Lowe’s Stands Firm on ‘All-American Muslim’ Ad Pullout Despite 200,000-Signature Petition

Ministry leaders say that they “respect” company’s decision, despite disagreement

Lowe's is sticking with its decision to pull advertising from "All-American Muslim."

Despite being presented with a petition containing 200,000 signatures urging Lowe's to apologize and reinstate its advertising on the TLC reality series, the retailer is standing firm in its decision to pull its ads, the Charlotte Observer reports.

Several clergy members descended on Lowe's Mooresville, N.C., headquarters Tuesday morning, armed with the petition, and while the hour-long meeting with Lowe's executives was amicable, the company was unbowed by the request.

Also read: Mia Farrow, Russell Simmons Urge Lowe's Boycott After Muslim Ad Drama

The contingency included Rev. Russ Dean of Park Road Baptist Church, Rev. Jay Leach of the Unitarian Universalist Church, and other representatives of the interfaith Mecklenburg Ministries, which is based in Charlotte, NC.

Despite the failure to reach an agreement, Dean told the paper, "We respect their business decision."

Leach added that Lowe's agreement to meet at all was a sign of hope. "There's a way to engage in responsible dialogue, even when we think we have a deep disagreement," he said.

Also read: Russell Simmons Trying to Buy Ad Time During "All-American Muslim"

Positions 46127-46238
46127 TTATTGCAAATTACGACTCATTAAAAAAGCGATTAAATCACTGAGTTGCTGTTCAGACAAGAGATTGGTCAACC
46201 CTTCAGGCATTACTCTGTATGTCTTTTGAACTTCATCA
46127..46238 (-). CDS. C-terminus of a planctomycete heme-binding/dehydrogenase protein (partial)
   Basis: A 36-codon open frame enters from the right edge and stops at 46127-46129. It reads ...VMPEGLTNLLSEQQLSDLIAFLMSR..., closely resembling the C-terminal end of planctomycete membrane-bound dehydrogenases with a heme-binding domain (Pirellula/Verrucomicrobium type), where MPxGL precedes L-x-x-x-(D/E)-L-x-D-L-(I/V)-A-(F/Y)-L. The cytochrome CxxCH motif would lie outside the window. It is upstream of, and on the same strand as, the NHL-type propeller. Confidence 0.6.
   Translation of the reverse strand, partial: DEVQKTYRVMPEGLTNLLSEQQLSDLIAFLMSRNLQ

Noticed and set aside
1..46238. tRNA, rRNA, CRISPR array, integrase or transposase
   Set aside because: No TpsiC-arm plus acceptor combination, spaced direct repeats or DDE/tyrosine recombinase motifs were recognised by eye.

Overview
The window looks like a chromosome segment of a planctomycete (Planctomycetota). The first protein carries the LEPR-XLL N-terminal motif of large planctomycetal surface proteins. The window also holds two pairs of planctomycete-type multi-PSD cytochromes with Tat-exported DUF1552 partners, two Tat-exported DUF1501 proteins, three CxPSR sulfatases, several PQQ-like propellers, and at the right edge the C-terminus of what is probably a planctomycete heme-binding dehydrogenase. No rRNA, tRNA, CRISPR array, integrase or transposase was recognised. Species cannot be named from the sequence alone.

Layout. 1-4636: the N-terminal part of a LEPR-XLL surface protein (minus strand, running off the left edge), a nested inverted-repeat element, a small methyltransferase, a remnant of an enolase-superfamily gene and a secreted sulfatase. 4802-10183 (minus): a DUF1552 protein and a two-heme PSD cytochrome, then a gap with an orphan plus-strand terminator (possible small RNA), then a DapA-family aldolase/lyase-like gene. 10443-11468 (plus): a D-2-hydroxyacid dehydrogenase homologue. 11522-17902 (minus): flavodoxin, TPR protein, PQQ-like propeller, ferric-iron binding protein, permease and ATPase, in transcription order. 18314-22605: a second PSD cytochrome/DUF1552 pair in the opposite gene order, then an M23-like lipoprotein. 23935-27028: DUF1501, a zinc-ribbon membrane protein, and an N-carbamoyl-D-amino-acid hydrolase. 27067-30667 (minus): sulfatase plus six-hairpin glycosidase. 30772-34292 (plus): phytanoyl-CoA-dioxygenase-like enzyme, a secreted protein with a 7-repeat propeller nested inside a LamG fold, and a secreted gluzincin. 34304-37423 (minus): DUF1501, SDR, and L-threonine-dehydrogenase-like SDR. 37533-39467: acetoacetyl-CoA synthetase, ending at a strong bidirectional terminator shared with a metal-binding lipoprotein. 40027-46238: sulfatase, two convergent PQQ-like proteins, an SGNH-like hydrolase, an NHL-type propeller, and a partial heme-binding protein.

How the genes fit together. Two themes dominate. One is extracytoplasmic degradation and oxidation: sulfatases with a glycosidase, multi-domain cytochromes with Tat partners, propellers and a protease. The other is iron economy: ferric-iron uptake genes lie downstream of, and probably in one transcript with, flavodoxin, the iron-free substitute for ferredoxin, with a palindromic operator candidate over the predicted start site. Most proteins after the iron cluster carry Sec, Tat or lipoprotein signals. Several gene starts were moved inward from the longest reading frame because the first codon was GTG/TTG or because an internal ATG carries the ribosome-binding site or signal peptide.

Lowe's decided last month to pull its advertising from the TLC series, which follows Muslim-American families in Dearborn, Mich. Though the company's decision was made amid a campaign against the series by conservative group the Florida Family Association — which urged Lowe's to yank its support — Lowe's has adamantly denied that pressure from the FFA had anything to do with its choice.

Also read: Kayak: We Stopped "All-American Muslim" Ads Because the Show "Sucked"

Since Lowe's pulled its ads, it has faced fire on a number of fronts. Actress Mia Farrow and hip-hop mogul Russell Simmons have called for a boycott of the company. Meanwhile, the company's Facebook page became the scene of a raging debate.

"Some of the comments have been sharp and disrespectful in tone, but out of respect for the transparency of social media, we let the debate continue," the company wrote in a Dec. 14 post. "However, we have seen a large volume of comments become more pointed and hateful. As a result, we have taken the step of removing all previous posts and will more tightly filter future comments on this topic."